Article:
Here are the details (PDF) as provided today by the mayor’s office.
Lots to ponder
But the mayor, in a briefing with journalists, made some fundamental qualitative and political declarations worth pondering as the Vikings debate morphs into a new phase this summer.
• On the Arden Hills site: The mayor says he’s not opposed to the site but then goes on to explain why it’s got its problems and why he doesn’t like it and why the issue has to be addressed more regionally and why the stadium should be in Minneapolis. … Well, he SAYS he’s not opposed.
The deal between the team and Ramsey County Commissioners Tony Bennett and Rafael Ortega has problems, he said. Environmental cleanup at the former ammunitions plans is an issue, he said. The $131 million in road costs is a hurdle.
There’s a funding fairness issue, too. He says it’s not fair for one county to carry the burden.
A St. Paul family goes to a Wild game in St. Paul. She eats out. He shops at a store. The kids buy a Wild jersey. Those fans pay taxes on every transaction but may never go to a Vikings game, even though the county sales tax and state memorabilia tax will go to pay for a Vikings stadium in the ‘burbs.
That’s a user fee?
“What is the benefit [for St. Paul],” the mayor of St. Paul asked, in stating his plan after weeks of everyone waiting for him to weigh in. A stadium in Arden Hills would be closer to downtown Minneapolis than to downtown St. Paul, he says, and could benefit Anoka County’s Blaine more than St. Paul, he says.
And he also mentioned all of the public transit infrastructure in place in Minneapolis and St. Paul that lead to stadiums. None of that is in Arden Hills.
If and when this tax comes before the county board and the Legislature, do you think DFL Gov. Mark Dayton will listen carefully to the DFL mayor of the capital city?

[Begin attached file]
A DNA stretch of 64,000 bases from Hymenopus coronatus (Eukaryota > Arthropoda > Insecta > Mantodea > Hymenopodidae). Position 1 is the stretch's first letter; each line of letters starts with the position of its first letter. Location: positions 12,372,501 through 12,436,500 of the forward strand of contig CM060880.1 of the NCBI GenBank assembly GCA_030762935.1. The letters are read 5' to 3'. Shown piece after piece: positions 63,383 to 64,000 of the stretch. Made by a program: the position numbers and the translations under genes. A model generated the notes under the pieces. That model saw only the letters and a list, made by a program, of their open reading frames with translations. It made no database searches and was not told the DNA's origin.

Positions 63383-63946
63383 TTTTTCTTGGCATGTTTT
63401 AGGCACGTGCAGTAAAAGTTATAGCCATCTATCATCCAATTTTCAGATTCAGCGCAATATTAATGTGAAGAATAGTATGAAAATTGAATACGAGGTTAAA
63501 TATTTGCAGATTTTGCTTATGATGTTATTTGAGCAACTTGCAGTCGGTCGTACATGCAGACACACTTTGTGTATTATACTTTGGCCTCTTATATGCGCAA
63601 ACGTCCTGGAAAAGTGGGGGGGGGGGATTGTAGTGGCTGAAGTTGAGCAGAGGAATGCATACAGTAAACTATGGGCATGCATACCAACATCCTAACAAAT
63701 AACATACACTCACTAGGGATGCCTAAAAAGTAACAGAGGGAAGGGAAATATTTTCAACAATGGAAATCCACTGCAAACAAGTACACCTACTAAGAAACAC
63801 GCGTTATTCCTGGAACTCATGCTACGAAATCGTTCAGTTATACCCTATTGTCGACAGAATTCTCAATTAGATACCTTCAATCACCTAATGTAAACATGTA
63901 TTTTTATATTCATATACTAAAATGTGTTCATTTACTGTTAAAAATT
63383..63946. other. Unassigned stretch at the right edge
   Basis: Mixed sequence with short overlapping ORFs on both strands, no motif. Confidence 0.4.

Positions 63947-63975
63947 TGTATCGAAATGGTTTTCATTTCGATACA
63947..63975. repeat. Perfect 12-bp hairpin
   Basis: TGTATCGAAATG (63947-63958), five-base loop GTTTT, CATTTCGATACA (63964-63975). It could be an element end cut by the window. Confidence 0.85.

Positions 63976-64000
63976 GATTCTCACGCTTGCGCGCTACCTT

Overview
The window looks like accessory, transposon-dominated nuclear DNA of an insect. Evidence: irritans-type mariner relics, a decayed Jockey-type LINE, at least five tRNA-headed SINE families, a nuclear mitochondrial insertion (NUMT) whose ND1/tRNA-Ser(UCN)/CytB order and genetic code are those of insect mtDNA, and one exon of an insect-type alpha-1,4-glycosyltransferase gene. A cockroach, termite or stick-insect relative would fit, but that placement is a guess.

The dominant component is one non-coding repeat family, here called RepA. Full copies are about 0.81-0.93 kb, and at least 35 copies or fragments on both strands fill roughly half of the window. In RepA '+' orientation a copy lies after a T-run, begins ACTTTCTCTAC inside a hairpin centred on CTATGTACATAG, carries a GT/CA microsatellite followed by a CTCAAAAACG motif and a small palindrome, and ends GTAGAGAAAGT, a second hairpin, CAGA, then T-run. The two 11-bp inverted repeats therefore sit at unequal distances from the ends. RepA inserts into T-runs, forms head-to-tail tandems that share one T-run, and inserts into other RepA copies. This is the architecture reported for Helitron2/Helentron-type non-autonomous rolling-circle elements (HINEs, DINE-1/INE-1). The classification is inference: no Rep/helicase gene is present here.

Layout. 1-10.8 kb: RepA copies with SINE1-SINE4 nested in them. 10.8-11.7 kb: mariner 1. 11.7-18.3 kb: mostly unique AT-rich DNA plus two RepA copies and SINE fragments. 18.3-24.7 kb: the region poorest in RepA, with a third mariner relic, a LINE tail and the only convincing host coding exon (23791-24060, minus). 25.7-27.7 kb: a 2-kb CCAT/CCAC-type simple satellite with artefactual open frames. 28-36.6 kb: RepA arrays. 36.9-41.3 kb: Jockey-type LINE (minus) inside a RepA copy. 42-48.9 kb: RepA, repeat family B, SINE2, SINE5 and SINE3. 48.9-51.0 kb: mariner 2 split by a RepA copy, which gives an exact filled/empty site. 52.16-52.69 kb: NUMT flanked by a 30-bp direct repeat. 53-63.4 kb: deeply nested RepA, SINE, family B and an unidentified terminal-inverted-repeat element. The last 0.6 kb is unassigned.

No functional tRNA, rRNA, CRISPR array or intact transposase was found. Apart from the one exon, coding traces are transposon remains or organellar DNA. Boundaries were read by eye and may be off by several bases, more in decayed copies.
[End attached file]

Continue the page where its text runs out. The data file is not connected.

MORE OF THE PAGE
• On the Target Center and Xcel Energy Center arena wars, Coleman notes that the Twin Cities area “is the smallest market trying to support two facilities.” (PDF)
And adds of Target Center renovation plans: “Why would you put $150 million into a facility that is superfluous? The competition is not sustainable.”
The latter point is absolutely true. Even the Wolves and Minneapolis city officials acknowledge that.
What’s a region to do?
Coleman’s solution would consolidate the Wild and Wolves and concerts and families shows in one venue: Kiss Target Center goodbye.
A worthy discussion but lots of complexities, such as leases and the impact on the nearby Warehouse district in Minneapolis.
(This afternoon, the Wild owners, who control the Xcel Energy Center management, praised the mayor’s idea. But, of course. No quick reaction from the Wolves.)
• As for a rare Minneapolis-St. Paul marriage on facilities, Coleman said: “This is the classic bacon-and-eggs breakfast. Minneapolis is the chicken. St. Paul is the pig. They both give up something, but some give up more than others” to provide the breakfast.
The mayor said he touched base with all key players in the debate — from Gov. Mark Dayton to stadium sponsor Sen. Julie Rosen to Vikings owner Zygi Wilf, and no one said, “No.” But, he acknowledged, he didn’t get a chance to speak with Timberwolves owner Glen Taylor. And the Vikings are committed to Arden Hills.
Is it doable? Is it too big? Is it too little too late to figure out a logical, complete solution? Does it de facto trip up a Vikings’ effort? Can everyone give a little to get the big solution every key public official knows is necessary?
Who knows? Coleman thinks the Vikings stadium effort is stalled now, with oodles of hurdles.
He says his plan is “a clear point on the horizon to sail to.”
When you’re thinking intergalactically, when you’re thinking big picture, the horizon is always on your mind.
MinnPost’s Jay Weiner has covered sports facilities issues in the Twin Cities since 1993 and the demise of Met Center and public buyout of Target Center. He is the author of “Stadium Games: Fifty Years of Big League Greed and Bush League Boondoggles,” University of Minnesota Press, 2000.